Economic Watch: Foreign firms expand footprints in China amid swift recovery, further opening up

While global investments succumbed to the COVID-19 pandemic’s economic fallout, international companies are upping their ante in China due to the country’s head start in business recovery and unwavering commitment to opening up.

Foreign direct investment into the Chinese mainland, in actual use, stood at 535.65 billion yuan (about 78.4 billion U.S. dollars) during the first seven months of this year, up 0.5 percent year on year, reversing the decline reported in the first half of the year, official data showed.

A bevy of leading global firms like lift equipment manufacturer JLG, Uniqlo and Nestle have announced or made new investments in China this year, while many others reported robust earnings in the country compared with other regions.”We have confidence in the Chinese market,” said Jack Liu, general manager of Goodrich Aerostructures Service (China) Co., Ltd. “Given China’s swift economic rebound, the aerospace maintenance industry chain will quickly be rolling again.

“The airplane maintenance services provider based in north China’s Tianjin Municipality, a subsidiary of the North Carolina-headquartered aerospace products supplier Collins Aerospace, has seen sales revenue jump 17 percent in the first half of this year, while its workforce grew by 11 percent.

“We were able to tide over the COVID-19 crisis and attain revenue growth because we resumed our operations fast, despite the huge blow to the aerospace maintenance sector in the Asia-Pacific region and the rest of the world,” said Liu. The company fully restored business activities in early March.

Building on effective containment of the COVID-19 outbreak, China has rigorously advanced business and production resumption for foreign firms and domestic ones alike, ensuring the supply of epidemic prevention gears and slashing certain fees like social security contributions.

Official data showed that 66.9 percent of nearly 9,000 key foreign-invested companies had restored over 70 percent of capacity by late March.

“Having successfully managed the effects of the COVID-19 pandemic with the support of the Chinese authorities, Nestle has decided to increase its investments in China which is another clear demonstration of our long-term commitment and confidence in the country,” said Rashid Qureshi, chairman and CEO of Nestle Greater China Region. The company announced new investments of over 730 million yuan to enhance its product portfolio in late May.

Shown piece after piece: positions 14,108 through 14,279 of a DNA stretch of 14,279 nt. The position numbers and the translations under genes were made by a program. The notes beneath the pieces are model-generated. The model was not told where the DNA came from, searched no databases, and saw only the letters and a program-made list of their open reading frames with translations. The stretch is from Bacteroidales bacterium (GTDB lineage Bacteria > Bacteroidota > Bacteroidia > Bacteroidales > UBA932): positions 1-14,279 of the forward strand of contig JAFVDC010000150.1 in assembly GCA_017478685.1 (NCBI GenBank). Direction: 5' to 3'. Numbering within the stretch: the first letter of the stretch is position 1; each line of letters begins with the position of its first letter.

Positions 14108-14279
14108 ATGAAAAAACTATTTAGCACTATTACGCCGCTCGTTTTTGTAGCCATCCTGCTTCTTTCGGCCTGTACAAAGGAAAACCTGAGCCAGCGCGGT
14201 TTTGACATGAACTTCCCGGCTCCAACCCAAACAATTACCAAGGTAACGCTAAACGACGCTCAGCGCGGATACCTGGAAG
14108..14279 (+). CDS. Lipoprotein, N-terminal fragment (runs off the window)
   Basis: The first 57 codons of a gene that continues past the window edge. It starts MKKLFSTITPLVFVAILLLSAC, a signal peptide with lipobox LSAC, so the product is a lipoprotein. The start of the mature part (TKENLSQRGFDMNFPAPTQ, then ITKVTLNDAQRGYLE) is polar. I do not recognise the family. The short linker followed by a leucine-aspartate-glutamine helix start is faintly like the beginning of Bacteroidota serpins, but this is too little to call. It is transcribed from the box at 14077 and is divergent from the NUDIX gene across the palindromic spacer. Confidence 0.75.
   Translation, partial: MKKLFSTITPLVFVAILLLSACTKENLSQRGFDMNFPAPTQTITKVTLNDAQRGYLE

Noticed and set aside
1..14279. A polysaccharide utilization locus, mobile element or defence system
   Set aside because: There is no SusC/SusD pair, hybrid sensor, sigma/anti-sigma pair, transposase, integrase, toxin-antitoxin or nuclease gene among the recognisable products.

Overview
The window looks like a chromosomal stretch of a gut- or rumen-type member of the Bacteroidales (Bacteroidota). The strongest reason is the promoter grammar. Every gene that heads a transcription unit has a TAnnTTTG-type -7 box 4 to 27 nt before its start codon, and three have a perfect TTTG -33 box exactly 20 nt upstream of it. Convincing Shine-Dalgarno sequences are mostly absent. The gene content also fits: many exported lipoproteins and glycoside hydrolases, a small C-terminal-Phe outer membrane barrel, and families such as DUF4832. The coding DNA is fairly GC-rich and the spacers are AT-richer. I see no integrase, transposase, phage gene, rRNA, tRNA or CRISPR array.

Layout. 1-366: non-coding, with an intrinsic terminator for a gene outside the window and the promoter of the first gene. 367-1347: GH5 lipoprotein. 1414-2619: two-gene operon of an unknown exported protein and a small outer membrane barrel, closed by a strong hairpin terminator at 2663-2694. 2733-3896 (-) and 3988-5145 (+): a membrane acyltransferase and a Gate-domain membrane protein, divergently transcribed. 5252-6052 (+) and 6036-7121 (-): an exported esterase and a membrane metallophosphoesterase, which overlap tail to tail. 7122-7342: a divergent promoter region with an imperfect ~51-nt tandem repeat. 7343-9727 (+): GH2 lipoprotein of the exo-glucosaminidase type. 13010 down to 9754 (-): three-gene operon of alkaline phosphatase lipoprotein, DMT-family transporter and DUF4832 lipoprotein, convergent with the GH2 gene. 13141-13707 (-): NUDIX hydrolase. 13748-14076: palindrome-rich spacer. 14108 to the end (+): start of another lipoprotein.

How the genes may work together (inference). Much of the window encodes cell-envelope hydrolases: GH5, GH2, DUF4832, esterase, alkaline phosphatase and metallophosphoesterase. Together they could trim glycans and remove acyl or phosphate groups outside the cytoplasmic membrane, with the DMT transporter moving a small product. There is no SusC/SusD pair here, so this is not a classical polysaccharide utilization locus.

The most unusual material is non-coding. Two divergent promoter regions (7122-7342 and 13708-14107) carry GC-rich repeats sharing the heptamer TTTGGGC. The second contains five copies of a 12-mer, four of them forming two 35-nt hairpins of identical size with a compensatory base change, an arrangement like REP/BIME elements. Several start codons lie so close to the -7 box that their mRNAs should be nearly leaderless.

Under existing efforts like shortening the negative list for foreign investment and protecting interests of foreign firms based on laws and regulations, China has cultivated an increasingly favorable business environment.

With assistance from local authorities, Goodrich Aerostructures Service (China) Co., Ltd. was able to install autoclaves, massive processing devices that weigh almost 100 tonnes each, using around half of the average time it would take in the industry, according to Liu.

Local customs has reduced the duration for entry and exit of items requiring maintenance from three days to a few hours, said Liu, adding that the improvement could save the company around 1 million yuan per year.”We will increase our investments in China, since the country will take up a larger share in the global aerospace maintenance market as its economy grows,” said Liu.

Liu’s view was echoed by many of the over 100 U.S. companies across sectors polled by the U.S.-China Business Council in its latest survey. Nearly 70 percent of the surveyed companies said they were optimistic about the commercial prospects of the Chinese market, and 87 percent reported no plans to shift production out of China.

China has pledged to open wider to the outside world during the 2020 China International Fair for Trade in Services concluded Wednesday, announcing decisions to roll out a negative list for cross-border trade in services and further ease market access for the sector.”China is wise to continue its opening up … And the world has benefited greatly from China’s opening up,” said William Jones, Washington bureau chief of the U.S. publication Executive Intelligence Review.